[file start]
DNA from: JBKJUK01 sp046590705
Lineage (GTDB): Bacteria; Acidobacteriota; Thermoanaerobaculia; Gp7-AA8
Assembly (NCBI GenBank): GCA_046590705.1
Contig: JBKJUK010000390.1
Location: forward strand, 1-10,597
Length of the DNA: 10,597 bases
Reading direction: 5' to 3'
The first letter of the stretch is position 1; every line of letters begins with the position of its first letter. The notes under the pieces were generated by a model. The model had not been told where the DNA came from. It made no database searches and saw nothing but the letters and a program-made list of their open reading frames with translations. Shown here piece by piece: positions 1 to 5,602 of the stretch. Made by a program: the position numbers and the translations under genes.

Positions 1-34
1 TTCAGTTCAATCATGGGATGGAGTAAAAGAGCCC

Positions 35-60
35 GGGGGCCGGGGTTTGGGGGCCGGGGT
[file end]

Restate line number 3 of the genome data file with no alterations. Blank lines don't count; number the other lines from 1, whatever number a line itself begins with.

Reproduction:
Assembly (NCBI GenBank): GCA_046590705.1